This is the third installment of a 4 part series on mobile commerce design and usability:
This series is based on a review of 10 mobile ecommerce sites: Best Buy, Target, Sephora, Moosejaw (old and new design), Barnes and Noble, Amazon, Sears2Go, Ralph Lauren and Tickets.com. (Links point to mobile versions of each site)
Though you can access e-stores on any smartphone, product pages on mobile optimized sites are much more usable, as you can see below:
While stripping down images and unnecessary navigation on home pages is a good idea on mobile sites, keep in mind the importance of content in the online buying experience:
- 77% are “very to somewhat” influenced by the quality of content (descriptions, copy, images and tools) when deciding to purchase from an online retailer
- 79% “rarely or never” purchase a product without complete product information
- 76% believe content is insufficient to complete research or purchase online “always,” “most often” or “some of the time”
- When faced with incomplete information, 72% go to a competitor or research further
Source: e-tailing group, 2007
The best online stores provide rich product descriptions, multiple image views, image zoom, review content and even product comparison tools. While it may not be optimal or even possible to include everything from the online store into the mobile site, care should be taken that product information presents the key benefits of the product/brand/make/model.
Above is a product page for an HDTV on Best Buy’s ecommerce store. The same product page on its mobile site:
The Best Buy example is concise, but if the mobile site is to be used for product research, is this enough information to “sell” the product? Will customers understand the jargon of HDMI inputs, aspect ratio and piano key black cabinet?
Customers also want as seamless an experience as possible. If you won their loyalty through a usable and content-rich website, it’s important to meet expectations on mobile devices also.
Be careful that product descriptions don’t display as run-on paragraphs. Moosejaw ditched its squished descriptions (left) in its redesign (right):
The old site suffered from several problems, HYPN OLV probably describes the color – but it’s not obvious what it means. The click-to-call and add to cart buttons were way too close together, too easy to tap the wrong one on a touch-screen. And the Zoom Prod. Image call-to-action at the end of the paragraph doesn’t look like a link. The new site looks and feels more like the regular Moosejaw site, and its descriptions include the quirky Moosejaw personality. The click-to-call link and and multiple images are easier to tap for touch-screen users.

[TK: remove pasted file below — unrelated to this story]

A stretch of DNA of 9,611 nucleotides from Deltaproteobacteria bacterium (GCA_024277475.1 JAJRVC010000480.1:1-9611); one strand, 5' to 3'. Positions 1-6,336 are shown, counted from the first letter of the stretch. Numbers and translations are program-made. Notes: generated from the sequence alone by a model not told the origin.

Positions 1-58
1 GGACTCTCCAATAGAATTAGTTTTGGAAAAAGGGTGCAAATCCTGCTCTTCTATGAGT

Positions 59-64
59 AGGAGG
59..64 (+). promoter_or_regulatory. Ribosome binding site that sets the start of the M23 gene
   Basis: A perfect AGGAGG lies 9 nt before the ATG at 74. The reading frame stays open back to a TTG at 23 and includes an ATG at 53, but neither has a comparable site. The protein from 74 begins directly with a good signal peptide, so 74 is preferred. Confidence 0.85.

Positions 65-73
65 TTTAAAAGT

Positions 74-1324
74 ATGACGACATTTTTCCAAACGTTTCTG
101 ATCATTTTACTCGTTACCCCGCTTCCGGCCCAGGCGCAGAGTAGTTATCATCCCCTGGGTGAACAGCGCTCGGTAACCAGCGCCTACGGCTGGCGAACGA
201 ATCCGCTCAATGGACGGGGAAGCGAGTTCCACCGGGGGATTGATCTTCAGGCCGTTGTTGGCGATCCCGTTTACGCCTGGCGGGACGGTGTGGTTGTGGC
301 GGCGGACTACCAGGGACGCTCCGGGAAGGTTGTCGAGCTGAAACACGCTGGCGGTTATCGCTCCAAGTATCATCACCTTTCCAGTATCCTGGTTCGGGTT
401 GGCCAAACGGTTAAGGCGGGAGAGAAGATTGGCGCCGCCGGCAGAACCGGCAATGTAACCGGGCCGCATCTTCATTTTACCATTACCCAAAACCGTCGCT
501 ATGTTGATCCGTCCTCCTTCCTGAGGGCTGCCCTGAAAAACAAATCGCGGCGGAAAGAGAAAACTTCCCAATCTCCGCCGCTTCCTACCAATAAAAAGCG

Target takes advantage of bullet points to present an easy to scan snapshot of product specs:
You can even send product details to yourself via text message.
Sears2Go allows you to read an intro to the description and expand for more detail if you wish. This removes the burden for folks that hate to scroll while presenting enough information to satisfy researchers:
Sephora and Sears link to ratings and reviews right at the top of the product page:
Be careful with tables, they often force the user to scroll horizontally and sometimes both horizontally and vertically to view them, like Ralph Lauren on the iPhone:
Moosejaw allows customers to expand and contract reviews, which minimizes scrolling and page load time:
Considering 77% are “very to somewhat” influenced by the quality of content including images and tools, quality imagery should not be skimped on. Target, Ralph Lauren and Sears show large images by default, and Moosejaw offers alternate image views. Obviously, you can expect better conversion with better images.
Calls to Action
Avoid stacking calls to action like “Add to Cart,” “Add to Wishlist” and “Continue Shopping” for touch-screen users. Leave some space between buttons, or place them side by side instead:
Best Buy, Sephora, Target and Moosejaw don’t support mobile checkout. Of the sites that did, here are some highlights:
Ralph Lauren and Sears both allow cart editing, and Barnes and Noble allows you to move items to a wishlist. Surprisingly, Amazon doesn’t have a cart summary page – it jumps right to a sign-in screen.
Ralph Lauren confirms the item is in stock and highlights that free shipping is honored for mobile purchases. Sears offers shipping or in-store pickup options, but disables store pickup when it’s not available for a product. The best feature is Sears’ security icon on its cart button – as I mentioned in last week’s Multichannel 2.0 webinar, fear of security is a major roadblock to actually completing mobile purchases.
Tickets.com is interesting, its business is unique and one aspect of ticket purchasing is a time limit before the tickets are returned to stock if you don’t complete the purchase. You also rarely see a captcha in an ecommerce checkout, but the ticketing industry is more vulnerable to shady activity than other retailers. Unfortunately this captcha is difficult to decipher.
Next post we’ll cover highlights from the checkout process and forms on mobile commerce sites.